Weekly Reflection 11.20: On Sleep

Every week I will write a post to reflect on the previous week. Sometimes (like today) the post will focus on a specific topic that was of great consequence that week. Other times it’ll be a more free-form reflection on life.

When I first started seeing my most recent psychiatrist1 I went through a quick pitch about why I felt I needed a psychiatrist, and then she asked a series of canned (albeit interesting) questions on her part to determine her diagnosis and suggest a treatment. At the end of this session she told me that I had definitely been suffering from depression on and off for many years, likely since I was a pre-teen. Her treatment, for the time being, was talk therapy. In addition, she wanted us to focus on my quality and quantity of sleep.

She told me (and she has repeated this countless times since then) that if she were able to only give one medication to those suffering from depression, it would be melatonin rather than an anti-depressant.

Now, I had been taking melatonin pretty regularly for a few months at this point, but now I started taking the stuff religiously. I figured if I could solve my struggles so easily, with something I consider pretty innocuous, then I was going to completely commit myself to it. As I kept a closer eye on my melatonin intake, my sleep definitely regulated and my mood slowly improved with it. On the rare occasion I did hit a bump in the road (waking up in the middle of the night, decreased quality of sleep), I took it as an indication that there was an issue in my life that I needed to resolve. I would spend time (I was unemployed at this point) figuring out what was bothering me, I would talk to my family, friends and, of course, my psychiatrist about it and eventually I would succeed in resolving it, returning my sleep to its glorious state.  Still, pretty much every time I came to a session ready to talk about a problem that was troubling my sleep, at the end of the session my doc would recommend that I increase my melatonin intake. I always refrained. There is something that scares me about increasing a dosage that seemed to be working so well before. It makes me feel like I’ve built a resistance to it. And then if I just build a resistance to the new dose, what’s the point? I don’t want to end up taking ten pills of melatonin every night so I can sleep well!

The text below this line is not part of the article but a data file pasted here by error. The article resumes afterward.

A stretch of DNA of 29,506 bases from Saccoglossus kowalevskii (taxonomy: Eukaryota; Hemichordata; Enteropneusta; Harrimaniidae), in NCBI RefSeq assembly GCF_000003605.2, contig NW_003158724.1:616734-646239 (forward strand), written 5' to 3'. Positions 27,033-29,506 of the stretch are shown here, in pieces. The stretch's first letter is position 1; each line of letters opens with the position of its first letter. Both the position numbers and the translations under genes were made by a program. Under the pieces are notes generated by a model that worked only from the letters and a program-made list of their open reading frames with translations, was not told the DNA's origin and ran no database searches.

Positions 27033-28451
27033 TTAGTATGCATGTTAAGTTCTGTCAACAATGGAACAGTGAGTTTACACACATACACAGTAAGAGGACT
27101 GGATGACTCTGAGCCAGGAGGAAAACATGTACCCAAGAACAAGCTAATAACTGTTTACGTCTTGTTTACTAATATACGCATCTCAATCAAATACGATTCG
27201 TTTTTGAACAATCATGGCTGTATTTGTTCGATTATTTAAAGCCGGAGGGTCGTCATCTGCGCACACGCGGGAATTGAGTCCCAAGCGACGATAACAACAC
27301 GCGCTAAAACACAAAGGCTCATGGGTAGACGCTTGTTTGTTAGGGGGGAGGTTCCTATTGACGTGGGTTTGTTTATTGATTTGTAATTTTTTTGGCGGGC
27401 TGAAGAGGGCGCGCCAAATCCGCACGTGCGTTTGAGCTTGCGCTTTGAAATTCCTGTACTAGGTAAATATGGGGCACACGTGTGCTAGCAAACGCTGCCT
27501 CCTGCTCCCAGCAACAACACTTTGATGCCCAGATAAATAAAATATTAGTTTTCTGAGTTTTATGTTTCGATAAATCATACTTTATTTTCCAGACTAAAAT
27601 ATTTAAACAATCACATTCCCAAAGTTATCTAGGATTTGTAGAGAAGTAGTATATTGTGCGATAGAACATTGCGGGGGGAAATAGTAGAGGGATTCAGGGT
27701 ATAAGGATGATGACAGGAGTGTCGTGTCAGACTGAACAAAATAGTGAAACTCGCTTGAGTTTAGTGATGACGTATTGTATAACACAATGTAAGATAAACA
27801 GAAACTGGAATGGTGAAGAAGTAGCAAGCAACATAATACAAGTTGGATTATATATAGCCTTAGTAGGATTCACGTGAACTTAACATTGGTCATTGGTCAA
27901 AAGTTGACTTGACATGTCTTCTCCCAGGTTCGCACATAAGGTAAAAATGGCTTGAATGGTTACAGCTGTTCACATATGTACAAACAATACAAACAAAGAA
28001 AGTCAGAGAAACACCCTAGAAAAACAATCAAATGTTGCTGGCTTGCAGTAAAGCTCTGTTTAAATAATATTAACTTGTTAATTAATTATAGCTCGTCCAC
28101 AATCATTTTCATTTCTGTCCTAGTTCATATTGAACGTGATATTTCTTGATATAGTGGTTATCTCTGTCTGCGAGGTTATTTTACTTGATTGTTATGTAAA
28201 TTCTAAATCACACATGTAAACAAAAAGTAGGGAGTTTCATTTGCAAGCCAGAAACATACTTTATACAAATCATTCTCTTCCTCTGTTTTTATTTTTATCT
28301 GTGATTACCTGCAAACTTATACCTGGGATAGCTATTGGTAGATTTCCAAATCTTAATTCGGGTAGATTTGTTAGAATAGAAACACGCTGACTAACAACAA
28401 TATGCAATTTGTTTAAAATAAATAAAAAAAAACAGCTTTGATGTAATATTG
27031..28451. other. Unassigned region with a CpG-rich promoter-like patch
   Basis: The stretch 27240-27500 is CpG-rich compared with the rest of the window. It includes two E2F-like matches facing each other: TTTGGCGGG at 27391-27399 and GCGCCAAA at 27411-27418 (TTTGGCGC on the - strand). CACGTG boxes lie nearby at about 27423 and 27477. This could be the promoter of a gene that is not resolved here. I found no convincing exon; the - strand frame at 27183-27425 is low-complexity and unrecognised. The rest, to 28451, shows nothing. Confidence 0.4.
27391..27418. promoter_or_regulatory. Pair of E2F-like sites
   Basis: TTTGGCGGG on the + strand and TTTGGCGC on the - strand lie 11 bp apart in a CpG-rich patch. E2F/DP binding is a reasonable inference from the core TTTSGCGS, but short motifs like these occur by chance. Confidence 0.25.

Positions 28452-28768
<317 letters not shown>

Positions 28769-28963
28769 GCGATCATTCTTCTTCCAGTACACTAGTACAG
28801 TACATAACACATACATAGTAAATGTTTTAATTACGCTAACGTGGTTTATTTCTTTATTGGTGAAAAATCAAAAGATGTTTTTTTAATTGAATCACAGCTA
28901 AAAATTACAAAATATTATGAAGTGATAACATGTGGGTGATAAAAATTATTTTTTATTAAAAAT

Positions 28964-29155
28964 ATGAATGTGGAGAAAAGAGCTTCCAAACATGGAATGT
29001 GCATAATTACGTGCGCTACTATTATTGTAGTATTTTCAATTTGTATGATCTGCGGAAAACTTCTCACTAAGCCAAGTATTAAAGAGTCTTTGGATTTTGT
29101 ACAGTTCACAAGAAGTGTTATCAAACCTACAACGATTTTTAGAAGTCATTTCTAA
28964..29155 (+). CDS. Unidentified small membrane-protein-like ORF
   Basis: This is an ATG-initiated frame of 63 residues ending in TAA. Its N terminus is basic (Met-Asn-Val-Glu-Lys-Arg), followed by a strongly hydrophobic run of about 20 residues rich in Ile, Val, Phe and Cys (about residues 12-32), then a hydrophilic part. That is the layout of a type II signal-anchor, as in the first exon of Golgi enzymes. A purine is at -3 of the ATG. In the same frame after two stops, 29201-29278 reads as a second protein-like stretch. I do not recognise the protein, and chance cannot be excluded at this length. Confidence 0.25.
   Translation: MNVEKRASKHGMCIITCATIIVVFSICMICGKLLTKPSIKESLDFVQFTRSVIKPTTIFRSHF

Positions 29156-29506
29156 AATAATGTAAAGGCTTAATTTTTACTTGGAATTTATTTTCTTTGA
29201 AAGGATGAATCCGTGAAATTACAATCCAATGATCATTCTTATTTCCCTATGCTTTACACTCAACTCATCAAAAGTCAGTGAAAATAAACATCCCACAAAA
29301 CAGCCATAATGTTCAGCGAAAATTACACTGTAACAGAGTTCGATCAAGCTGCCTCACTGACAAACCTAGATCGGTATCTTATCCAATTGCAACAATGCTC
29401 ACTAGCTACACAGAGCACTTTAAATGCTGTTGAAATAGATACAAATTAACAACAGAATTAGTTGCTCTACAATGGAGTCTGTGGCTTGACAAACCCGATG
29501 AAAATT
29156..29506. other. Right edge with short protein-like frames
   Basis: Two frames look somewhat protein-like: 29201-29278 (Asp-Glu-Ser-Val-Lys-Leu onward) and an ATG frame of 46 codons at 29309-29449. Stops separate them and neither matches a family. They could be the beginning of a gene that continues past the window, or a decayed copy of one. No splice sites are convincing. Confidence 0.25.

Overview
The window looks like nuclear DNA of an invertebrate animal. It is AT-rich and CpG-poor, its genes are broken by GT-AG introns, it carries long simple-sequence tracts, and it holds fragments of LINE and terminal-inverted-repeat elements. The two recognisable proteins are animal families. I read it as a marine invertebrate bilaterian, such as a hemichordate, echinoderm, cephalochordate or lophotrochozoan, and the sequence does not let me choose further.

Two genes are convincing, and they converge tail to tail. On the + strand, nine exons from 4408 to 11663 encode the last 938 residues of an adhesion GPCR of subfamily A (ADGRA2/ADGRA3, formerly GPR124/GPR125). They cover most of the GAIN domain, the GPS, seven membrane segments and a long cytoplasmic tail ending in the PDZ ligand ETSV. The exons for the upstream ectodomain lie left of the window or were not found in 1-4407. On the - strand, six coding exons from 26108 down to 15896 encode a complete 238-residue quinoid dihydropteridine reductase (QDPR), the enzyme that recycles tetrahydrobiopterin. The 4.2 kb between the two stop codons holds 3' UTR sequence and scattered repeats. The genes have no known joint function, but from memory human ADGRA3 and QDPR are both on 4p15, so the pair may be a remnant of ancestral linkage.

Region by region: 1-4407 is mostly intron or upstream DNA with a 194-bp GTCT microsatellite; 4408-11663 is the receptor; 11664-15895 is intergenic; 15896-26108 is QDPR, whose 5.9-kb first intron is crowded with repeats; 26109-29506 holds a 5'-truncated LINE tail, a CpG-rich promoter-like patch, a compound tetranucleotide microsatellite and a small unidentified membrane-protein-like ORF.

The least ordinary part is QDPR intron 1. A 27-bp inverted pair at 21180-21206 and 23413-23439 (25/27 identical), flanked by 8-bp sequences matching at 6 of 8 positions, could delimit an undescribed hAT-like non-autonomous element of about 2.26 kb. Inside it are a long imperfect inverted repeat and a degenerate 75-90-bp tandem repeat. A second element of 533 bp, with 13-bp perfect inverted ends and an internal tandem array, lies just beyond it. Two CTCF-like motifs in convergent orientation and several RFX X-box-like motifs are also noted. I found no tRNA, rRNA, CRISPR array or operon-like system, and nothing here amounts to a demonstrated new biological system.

About two weeks ago, I started having very odd dreams. It was clear to me that my brain was trying to push me to deal with something, but for the life of me I couldn’t figure out what. As far as I was concerned, everything seemed to be going well. Still, these dreams woke me up nightly right around three AM, hours before I had to be up for work! So I did what I always do, I tried working through it with my mom (she really is my go to person). Together we decided that I was probably just stressed because of all the changes (no matter how positive) that were happening in my life right now. I figured, now that I’m aware, my sleep will go back to its normal, peaceful self. Unfortunately, when this continued over a week later, I was at my wit’s end. I was waking up, regardless of the hour, with no desire to get out of bed. So I tried changing my work schedule in hopes that waking up with the sun will do its thing. But to be fair, I didn’t wake up much more alert (shocking given I slept for almost two more hours), and I did have one of my really obnoxious dreams2 . So, after realizing that neither did I want to deal with the traffic involved with waking up later, nor did my quality of sleep actually improve any, I decided it was time to up my melatonin intake.

 The first night on two melatonin, I still had a weird dream, but I didn’t wake up until 5:30 (just a few minutes before my new alarm of 5:33 was set). More importantly, I woke up feeling well-rested and refreshed. I was even chipper when I greeted my parents and even smiled most of the walk with Ozzie (until he started acting up in his puppy ways *smh*). It was a total 180 from the previous ten mornings, and I felt that whatever was going on with my life, I could actually face it head on and deal with it.

 And then I lived happily ever after…didn’t it feel like I was going there? Like yay! Two melatonins solved all my problems so everyone jump on board! Well, that wasn’t my point. Because honestly, the next night and morning were rocky again. But I do have a point. My point is, if you’re not sleeping well, do something about it. Because as my psychiatrist has been trying to tell me for months now, a good night’s sleep can make a world of difference. And this week, I noticed she was really right! One night of good sleep, just one, made me feel like a whole new person!

 Footnotes:

  1. She’s the fourth one, in case you were wondering. I also just decided to write another post about my experience with searching for and finding the right therapist. So keep an eye out for that!
  2. The ones where I’m sleeping with my face on the pillow, therefore my dream self can barely talk and when she can it makes no sense. Yes these happen frequently enough to get their own category. And they always upset me to the very core, regardless of what actually happens in the dream. Apparently being able to communicate is essential to my being.
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